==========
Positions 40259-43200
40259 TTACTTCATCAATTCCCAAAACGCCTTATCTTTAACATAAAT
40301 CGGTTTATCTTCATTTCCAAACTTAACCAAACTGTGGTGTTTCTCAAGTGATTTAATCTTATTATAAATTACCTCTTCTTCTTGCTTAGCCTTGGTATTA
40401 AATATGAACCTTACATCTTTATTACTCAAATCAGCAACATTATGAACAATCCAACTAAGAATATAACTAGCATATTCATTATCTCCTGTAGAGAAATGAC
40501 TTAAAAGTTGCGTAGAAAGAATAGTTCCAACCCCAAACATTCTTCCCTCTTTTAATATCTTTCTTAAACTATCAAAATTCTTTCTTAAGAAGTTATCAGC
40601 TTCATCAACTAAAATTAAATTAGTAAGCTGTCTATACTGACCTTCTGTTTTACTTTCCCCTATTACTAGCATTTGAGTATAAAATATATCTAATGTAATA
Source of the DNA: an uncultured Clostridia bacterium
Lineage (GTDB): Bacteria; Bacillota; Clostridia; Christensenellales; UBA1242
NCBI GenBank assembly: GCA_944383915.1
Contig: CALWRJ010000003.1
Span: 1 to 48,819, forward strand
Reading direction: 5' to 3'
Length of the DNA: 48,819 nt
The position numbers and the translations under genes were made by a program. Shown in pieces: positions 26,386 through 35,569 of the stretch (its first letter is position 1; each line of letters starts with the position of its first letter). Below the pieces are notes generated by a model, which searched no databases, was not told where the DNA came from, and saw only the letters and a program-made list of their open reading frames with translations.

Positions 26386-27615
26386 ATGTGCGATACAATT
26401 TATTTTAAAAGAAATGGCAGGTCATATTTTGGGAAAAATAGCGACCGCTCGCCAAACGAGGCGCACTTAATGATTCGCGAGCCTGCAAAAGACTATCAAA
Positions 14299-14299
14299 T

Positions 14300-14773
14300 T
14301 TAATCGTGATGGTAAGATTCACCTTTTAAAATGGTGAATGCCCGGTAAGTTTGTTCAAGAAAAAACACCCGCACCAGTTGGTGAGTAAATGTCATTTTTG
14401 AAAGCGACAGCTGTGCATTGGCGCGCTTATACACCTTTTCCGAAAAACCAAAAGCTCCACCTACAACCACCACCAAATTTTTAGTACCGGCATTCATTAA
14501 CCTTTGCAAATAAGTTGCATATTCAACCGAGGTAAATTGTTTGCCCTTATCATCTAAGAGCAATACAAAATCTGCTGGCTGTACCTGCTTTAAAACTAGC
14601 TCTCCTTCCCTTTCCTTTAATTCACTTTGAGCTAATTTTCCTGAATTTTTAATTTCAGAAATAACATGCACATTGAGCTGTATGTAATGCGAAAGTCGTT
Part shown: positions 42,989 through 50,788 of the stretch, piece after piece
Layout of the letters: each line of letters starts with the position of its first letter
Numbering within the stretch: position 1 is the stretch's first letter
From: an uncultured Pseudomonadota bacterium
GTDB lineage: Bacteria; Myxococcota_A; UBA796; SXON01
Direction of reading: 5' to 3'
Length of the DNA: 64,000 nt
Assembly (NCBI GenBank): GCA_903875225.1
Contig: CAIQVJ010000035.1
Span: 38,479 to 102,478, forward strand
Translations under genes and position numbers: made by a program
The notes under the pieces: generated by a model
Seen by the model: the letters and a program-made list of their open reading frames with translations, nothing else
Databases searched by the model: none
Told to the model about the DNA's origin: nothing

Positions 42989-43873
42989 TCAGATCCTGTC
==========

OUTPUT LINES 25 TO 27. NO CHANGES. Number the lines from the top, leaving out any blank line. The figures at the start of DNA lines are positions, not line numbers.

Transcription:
14601 TCTCCTTCCCTTTCCTTTAATTCACTTTGAGCTAATTTTCCTGAATTTTTAATTTCAGAAATAACATGCACATTGAGCTGTATGTAATGCGAAAGTCGTT
Part shown: positions 42,989 through 50,788 of the stretch, piece after piece
Layout of the letters: each line of letters starts with the position of its first letter